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16 Feb 2023 - 18 Feb 2023

Metformin May Prolong Gestation in Preterm Pre-Eclampsia

By HospiMedica International staff writers
Posted on 05 Oct 2021
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Image: Metformin can help increase gestation time in women with pre-eclampsia (Photo courtesy of Getty images)
Image: Metformin can help increase gestation time in women with pre-eclampsia (Photo courtesy of Getty images)
A new study suggests that administering extended release metformin can prolong gestation time in women with preterm pre-eclampsia.

Researchers at Monash University (Melbourne, Australia), Tygerberg Hospital (Cape Town, South Africa), and other institutions led a randomized, placebo controlled trial of 180 women with preterm pre-eclampsia under expectant management in order to evaluate if administering metformin (3 grams of oral extended release metformin, in divided doses, until delivery) could help prolong gestation. Ninety of the women were randomized to extended release metformin, and 90 to placebo. The main outcome was prolongation of gestation.

The results showed average time from randomization to delivery was 17.7 days in the metformin arm and 10.1 days in the placebo arm, an average difference of 7.6 days. Two more analyses were carried out, which showed that women who took metformin at any dose had an average 9.6 day longer gestation, while in women who took the full dose of metformin showed an average 11.5 day longer gestation. There were no differences in serious adverse events, birth complications, or death among both mothers and babies. The study was published on September 23, 2021, in The BMJ.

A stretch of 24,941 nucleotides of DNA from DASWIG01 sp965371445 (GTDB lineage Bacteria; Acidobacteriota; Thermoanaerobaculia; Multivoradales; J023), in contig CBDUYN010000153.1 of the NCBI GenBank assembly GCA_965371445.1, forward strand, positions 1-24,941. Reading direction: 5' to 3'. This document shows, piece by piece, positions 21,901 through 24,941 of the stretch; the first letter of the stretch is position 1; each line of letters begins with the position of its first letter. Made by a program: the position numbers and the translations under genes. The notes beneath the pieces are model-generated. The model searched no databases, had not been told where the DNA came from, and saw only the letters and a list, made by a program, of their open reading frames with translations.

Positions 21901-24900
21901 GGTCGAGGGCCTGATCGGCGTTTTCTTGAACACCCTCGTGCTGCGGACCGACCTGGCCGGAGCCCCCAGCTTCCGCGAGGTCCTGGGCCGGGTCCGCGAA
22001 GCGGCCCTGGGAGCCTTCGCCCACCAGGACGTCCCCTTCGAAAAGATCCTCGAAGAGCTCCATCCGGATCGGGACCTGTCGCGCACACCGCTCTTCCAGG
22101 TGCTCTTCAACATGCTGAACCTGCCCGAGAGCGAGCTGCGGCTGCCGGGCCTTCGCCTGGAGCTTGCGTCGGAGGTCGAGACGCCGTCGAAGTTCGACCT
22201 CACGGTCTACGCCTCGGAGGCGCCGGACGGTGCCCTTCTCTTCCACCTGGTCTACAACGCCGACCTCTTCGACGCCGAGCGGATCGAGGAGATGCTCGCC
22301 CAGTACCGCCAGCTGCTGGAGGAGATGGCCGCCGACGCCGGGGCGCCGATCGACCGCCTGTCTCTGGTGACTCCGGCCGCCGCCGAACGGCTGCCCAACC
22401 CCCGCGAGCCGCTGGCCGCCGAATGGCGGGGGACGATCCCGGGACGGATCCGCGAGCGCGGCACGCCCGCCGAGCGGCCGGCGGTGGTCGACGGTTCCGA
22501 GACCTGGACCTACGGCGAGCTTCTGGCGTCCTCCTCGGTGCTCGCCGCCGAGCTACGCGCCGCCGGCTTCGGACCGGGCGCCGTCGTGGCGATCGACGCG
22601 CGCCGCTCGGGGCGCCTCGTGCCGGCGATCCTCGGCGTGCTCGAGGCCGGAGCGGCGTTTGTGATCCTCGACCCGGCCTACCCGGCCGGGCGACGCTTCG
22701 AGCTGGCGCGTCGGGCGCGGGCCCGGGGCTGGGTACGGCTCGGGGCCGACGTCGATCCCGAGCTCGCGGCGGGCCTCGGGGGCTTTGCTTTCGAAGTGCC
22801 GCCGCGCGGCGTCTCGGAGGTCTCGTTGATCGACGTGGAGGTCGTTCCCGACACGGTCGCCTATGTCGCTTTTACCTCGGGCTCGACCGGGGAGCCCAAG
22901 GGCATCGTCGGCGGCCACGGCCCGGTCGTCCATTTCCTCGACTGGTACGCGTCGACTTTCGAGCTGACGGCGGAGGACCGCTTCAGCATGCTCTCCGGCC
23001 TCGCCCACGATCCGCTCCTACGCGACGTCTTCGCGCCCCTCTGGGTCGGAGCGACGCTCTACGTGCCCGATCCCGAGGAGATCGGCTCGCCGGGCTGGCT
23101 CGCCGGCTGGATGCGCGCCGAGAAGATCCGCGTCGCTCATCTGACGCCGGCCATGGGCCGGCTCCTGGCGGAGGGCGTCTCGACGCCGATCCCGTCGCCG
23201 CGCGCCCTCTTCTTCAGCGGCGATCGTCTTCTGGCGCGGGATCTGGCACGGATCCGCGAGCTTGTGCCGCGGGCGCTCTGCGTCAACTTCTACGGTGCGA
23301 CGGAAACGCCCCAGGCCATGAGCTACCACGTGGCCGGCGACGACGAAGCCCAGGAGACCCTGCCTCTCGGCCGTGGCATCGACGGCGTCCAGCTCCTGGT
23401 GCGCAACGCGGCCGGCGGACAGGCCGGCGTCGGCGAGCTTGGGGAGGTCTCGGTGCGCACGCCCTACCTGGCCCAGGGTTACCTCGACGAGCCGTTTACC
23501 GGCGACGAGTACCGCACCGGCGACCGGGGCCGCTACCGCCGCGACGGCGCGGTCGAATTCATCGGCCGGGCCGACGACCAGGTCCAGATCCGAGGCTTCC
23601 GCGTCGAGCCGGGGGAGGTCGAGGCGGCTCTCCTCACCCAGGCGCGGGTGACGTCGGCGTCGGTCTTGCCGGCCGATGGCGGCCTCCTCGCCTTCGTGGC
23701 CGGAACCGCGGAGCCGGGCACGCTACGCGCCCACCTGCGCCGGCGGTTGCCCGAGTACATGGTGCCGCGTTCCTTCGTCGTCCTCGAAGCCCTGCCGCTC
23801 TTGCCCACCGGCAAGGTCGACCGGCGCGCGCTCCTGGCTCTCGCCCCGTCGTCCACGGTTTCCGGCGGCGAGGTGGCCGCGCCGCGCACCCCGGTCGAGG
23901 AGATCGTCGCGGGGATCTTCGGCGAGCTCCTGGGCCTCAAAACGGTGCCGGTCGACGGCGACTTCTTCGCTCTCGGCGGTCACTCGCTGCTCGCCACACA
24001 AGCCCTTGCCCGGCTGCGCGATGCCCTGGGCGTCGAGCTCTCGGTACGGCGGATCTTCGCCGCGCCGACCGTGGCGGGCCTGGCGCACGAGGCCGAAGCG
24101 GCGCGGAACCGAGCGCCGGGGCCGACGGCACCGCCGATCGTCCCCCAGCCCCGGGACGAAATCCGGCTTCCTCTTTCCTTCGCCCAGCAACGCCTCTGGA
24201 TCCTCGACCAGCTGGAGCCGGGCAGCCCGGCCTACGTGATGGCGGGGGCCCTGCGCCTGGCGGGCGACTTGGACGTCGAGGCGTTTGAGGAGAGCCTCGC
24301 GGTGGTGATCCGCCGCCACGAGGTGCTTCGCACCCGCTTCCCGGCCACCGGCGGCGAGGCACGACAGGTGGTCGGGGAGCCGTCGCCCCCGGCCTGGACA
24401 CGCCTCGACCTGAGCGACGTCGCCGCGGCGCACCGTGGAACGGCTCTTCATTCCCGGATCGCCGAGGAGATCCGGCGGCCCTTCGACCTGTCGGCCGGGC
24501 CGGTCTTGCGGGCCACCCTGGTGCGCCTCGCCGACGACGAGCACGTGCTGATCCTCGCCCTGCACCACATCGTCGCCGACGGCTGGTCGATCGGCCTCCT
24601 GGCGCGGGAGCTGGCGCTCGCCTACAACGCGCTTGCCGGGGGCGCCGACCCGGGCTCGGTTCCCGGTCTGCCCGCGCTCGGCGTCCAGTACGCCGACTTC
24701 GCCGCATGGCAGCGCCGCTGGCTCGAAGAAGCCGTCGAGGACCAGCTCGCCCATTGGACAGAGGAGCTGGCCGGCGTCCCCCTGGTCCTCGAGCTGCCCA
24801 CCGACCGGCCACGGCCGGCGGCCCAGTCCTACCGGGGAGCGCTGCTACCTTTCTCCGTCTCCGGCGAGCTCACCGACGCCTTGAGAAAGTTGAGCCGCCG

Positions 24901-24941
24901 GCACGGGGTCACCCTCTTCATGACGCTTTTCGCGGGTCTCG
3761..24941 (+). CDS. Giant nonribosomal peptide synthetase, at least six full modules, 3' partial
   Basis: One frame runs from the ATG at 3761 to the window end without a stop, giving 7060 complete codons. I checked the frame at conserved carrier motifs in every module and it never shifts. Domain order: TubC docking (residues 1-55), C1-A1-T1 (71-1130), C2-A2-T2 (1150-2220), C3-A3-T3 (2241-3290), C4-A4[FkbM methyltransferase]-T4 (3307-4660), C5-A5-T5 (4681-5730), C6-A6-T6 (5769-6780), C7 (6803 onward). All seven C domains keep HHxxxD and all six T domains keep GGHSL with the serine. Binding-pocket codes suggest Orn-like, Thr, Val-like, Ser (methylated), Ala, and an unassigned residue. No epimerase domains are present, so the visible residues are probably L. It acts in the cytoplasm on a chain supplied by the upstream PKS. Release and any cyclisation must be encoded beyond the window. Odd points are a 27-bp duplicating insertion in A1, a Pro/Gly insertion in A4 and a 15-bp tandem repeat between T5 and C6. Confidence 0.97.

“Based on the findings of this study, we are cautiously optimistic that extended release metformin prolongs gestation in women with preterm pre-eclampsia,” concluded lead author Catherine Cluver, MD, and colleagues. “Further trials should be considered to confirm whether the drug can prolong gestation and to evaluate the benefits to neonates. Trials might also evaluate whether metformin can prevent worsening maternal organ dysfunction while birth is being planned among women with a diagnosis of late preterm pre-eclampsia, and even among those with pre-eclampsia at term.”

Preeclampsia is a complication of pregnancy characterized by hypertension and kidney dysfunction that can cause severe complications for both the mother (including seizures, stroke, renal failure, and liver dysfunction) and the infant (such as low birth weight, preterm delivery, and stillbirth). The condition also increases a woman's risk for cardiovascular disease (CVD) later in life. Currently, there is no cure for preeclampsia, and only childbirth can alleviate the symptoms. An estimated 10 million pregnant women develop preeclampsia annually, causing approximately 500,000 fetal and neonatal and 76,000 maternal deaths.

Related Links:
Monash University
Tygerberg Hospital

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